Reviewing The Stranger in the New Yorker, Edmund Wilson, usually omniscient, confessed that he knew absolutely nothing about existentialism except that it was enjoying a “furious vogue.” If there were rumored to be philosophical depths in this novel about the motiveless murder of an Arab on a North African beach, they frankly eluded him. For Wilson the book was nothing more than “a fairly clever feat”—the sort of thing that a skillful Hemingway imitator like James M. Cain had done as well or better in The Postman Always Rings Twice. America’s most admired literary critic also had his doubts about Franz Kafka, the writer of the moment, suspecting that the claims being made for the late Prague fabulist were exaggerated. But still, like almost everyone else, especially the young, in New York’s intellectual circles Wilson was intensely curious about what had been written and thought in occupied Europe, especially in France.

“Our generation had been brought up on the remembrance of the 1920s as the great golden age of the avant-garde, whose focal point had been Paris,” William Barrett writes in The Truants, his memoir of the New York intellectuals. “We expected history to repeat itself: as it had been after the First, so it would be after the Second World War.” The glamorous rumor of existentialism seemed to vindicate their expectations. Camus’s arrival was eagerly awaited not only by Partisan Review but also by the New Yorker, which put him in “The Talk of the Town,” and Vogue, which decided that his saturnine good looks resembled Humphrey Bogart’s. Read more…

A Father’s New Face

Photo: New York Magazine / YouTube

Three months ago, Patrick Hardison’s face belonged to someone else—a young Brooklyn bike mechanic named David Rodebaugh. Writing for New York magazine, Steve Fishman tells the story of the most extensive face transplant yet performed, including the entire scalp, ears, and eyelids, and the two men involved (Rodebaugh was killed in a bike accident and Hardison lost most of his face in a fire 14 years ago). The entire piece is deeply compelling and raises interesting questions, like how a man’s children can adjust to a father emerging from surgery with a new face:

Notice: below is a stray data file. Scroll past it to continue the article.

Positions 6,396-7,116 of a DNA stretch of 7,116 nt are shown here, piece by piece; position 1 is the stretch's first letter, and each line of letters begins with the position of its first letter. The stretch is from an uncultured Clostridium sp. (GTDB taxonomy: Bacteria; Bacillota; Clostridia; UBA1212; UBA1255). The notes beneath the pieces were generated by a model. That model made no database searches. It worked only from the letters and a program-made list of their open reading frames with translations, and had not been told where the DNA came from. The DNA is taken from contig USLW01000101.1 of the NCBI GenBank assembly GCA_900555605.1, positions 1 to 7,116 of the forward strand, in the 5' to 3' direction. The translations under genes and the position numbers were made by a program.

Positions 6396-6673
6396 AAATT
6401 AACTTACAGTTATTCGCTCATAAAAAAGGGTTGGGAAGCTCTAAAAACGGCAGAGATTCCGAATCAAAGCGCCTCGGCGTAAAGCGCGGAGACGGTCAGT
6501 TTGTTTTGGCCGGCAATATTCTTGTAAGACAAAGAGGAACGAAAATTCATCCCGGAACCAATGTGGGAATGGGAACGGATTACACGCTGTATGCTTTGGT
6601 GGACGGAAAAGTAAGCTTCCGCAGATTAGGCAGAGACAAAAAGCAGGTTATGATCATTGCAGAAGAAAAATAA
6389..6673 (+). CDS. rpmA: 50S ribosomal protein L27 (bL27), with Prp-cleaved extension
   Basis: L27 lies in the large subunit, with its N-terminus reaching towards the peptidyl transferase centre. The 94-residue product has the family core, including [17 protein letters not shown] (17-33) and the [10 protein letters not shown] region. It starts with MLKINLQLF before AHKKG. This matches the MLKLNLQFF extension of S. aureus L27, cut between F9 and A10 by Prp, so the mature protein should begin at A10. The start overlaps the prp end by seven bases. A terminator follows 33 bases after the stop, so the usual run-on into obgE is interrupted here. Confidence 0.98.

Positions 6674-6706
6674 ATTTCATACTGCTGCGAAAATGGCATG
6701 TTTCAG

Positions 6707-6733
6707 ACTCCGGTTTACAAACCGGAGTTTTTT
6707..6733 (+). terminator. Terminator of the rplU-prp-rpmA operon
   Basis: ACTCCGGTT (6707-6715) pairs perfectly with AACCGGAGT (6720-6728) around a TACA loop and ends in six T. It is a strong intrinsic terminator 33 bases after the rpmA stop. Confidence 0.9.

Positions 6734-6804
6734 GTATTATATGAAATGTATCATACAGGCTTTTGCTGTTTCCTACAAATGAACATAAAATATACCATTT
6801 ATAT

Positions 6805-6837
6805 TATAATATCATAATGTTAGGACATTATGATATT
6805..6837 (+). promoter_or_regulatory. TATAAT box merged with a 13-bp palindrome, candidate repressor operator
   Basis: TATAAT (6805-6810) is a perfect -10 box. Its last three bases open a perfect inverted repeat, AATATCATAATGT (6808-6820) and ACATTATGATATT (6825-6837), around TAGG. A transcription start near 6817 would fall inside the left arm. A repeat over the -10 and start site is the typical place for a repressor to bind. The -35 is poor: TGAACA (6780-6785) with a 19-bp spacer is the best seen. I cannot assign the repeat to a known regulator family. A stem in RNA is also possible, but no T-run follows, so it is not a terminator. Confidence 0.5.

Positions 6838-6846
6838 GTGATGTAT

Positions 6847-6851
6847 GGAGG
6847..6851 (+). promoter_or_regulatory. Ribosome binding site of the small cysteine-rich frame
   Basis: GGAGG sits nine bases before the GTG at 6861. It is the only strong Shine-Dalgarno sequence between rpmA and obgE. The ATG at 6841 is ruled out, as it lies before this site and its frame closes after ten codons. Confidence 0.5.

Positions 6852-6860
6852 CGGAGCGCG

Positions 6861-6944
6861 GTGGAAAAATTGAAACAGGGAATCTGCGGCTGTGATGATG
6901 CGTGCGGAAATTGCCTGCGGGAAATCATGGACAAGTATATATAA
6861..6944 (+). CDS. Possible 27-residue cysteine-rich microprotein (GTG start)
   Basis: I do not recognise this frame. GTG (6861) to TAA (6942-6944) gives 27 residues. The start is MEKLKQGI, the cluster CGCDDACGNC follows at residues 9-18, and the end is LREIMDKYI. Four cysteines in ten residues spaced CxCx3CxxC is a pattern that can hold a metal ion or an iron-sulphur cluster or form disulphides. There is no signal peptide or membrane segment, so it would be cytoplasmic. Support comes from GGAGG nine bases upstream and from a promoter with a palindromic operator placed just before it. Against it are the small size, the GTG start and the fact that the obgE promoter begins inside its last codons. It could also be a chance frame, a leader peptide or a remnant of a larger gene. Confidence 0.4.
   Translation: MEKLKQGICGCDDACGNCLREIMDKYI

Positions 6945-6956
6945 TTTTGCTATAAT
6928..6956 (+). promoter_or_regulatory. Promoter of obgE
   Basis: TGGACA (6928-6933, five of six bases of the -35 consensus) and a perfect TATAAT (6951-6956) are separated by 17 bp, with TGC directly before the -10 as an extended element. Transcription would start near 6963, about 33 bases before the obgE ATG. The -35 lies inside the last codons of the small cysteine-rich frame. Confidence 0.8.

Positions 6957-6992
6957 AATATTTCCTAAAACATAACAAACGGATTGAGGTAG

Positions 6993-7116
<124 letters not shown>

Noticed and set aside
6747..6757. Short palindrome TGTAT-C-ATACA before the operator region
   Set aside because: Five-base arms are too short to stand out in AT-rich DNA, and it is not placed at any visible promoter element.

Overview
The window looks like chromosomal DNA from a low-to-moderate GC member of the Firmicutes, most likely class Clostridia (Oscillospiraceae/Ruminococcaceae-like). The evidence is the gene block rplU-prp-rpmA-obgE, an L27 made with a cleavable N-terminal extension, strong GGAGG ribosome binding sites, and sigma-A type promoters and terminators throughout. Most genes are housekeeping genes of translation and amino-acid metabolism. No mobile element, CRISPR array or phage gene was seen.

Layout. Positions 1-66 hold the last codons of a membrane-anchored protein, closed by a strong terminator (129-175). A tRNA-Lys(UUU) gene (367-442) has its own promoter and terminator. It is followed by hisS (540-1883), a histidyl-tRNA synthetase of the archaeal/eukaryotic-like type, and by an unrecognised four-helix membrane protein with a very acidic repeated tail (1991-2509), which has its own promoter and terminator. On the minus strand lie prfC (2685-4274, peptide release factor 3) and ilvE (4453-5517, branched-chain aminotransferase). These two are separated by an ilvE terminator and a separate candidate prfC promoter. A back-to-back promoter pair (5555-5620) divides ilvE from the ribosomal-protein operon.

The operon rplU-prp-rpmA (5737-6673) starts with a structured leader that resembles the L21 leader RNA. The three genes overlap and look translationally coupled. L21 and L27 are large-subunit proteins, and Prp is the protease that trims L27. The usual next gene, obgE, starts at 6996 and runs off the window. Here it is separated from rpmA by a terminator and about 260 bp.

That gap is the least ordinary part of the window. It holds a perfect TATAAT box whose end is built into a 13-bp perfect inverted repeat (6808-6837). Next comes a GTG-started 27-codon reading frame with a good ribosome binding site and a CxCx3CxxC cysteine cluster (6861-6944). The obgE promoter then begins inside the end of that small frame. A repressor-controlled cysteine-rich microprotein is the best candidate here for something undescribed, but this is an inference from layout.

The next step in Hardison’s recovery was to reintroduce himself to his five kids, his mother, sister, brother, and Chrissi. It was the kids he worried about most. Nine weeks after the operation, on October 8, they walked tentatively into his hospital room. Hardison bounded toward them with a surprisingly quick step. His face was slowly healing, but the rest of him was fit, almost athletic. Hardison hugged each one fiercely, grabbed tissues to wipe the tears that seeped out from under his new eyelids.

The youngest especially, the 10- and 11-year-old boys, put on brave faces. “No matter how big of a medical miracle it may be, that doesn’t make it comfortable for his kids,” said Chrissi. “It’s still having to adjust to someone else’s face on his body.” After all, a face is more than a face. It’s an identity, a signal to the world of who a person is. By four months of age, infants’ brains recognize faces at nearly an adult level—especially the faces that belong to their parents. The younger boys touched his hair, now a half-inch long. One of the boys joked that he’d buy his dad earrings for his pierced ears. “Hell, no,” said Hardison. It was reassuring to hear his response, so typical of their dad. Still, they wanted to recognize him, to know him. “When I see his face, I want to memorize it, so the next time I see him, I know it’s my dad,” said one son.

Read the story